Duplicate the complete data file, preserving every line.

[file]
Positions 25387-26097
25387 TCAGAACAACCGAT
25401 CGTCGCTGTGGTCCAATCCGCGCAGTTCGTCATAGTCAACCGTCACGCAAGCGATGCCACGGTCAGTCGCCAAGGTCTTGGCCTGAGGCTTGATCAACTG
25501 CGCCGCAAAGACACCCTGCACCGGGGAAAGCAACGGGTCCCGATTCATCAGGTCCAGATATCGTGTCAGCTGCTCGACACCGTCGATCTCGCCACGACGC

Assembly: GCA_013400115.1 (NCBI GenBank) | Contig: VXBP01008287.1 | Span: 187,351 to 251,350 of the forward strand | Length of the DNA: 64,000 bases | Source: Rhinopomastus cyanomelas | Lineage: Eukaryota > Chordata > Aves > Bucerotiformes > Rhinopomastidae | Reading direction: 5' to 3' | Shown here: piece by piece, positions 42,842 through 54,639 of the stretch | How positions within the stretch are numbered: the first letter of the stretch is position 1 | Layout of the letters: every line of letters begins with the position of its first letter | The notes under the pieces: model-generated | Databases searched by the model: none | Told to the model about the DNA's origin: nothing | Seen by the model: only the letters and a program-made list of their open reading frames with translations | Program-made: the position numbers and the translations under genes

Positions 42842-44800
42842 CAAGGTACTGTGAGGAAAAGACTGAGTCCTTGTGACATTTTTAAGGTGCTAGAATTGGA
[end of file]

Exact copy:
Positions 25387-26097
25387 TCAGAACAACCGAT
25401 CGTCGCTGTGGTCCAATCCGCGCAGTTCGTCATAGTCAACCGTCACGCAAGCGATGCCACGGTCAGTCGCCAAGGTCTTGGCCTGAGGCTTGATCAACTG
25501 CGCCGCAAAGACACCCTGCACCGGGGAAAGCAACGGGTCCCGATTCATCAGGTCCAGATATCGTGTCAGCTGCTCGACACCGTCGATCTCGCCACGACGC

Assembly: GCA_013400115.1 (NCBI GenBank) | Contig: VXBP01008287.1 | Span: 187,351 to 251,350 of the forward strand | Length of the DNA: 64,000 bases | Source: Rhinopomastus cyanomelas | Lineage: Eukaryota > Chordata > Aves > Bucerotiformes > Rhinopomastidae | Reading direction: 5' to 3' | Shown here: piece by piece, positions 42,842 through 54,639 of the stretch | How positions within the stretch are numbered: the first letter of the stretch is position 1 | Layout of the letters: every line of letters begins with the position of its first letter | The notes under the pieces: model-generated | Databases searched by the model: none | Told to the model about the DNA's origin: nothing | Seen by the model: only the letters and a program-made list of their open reading frames with translations | Program-made: the position numbers and the translations under genes

Positions 42842-44800
42842 CAAGGTACTGTGAGGAAAAGACTGAGTCCTTGTGACATTTTTAAGGTGCTAGAATTGGA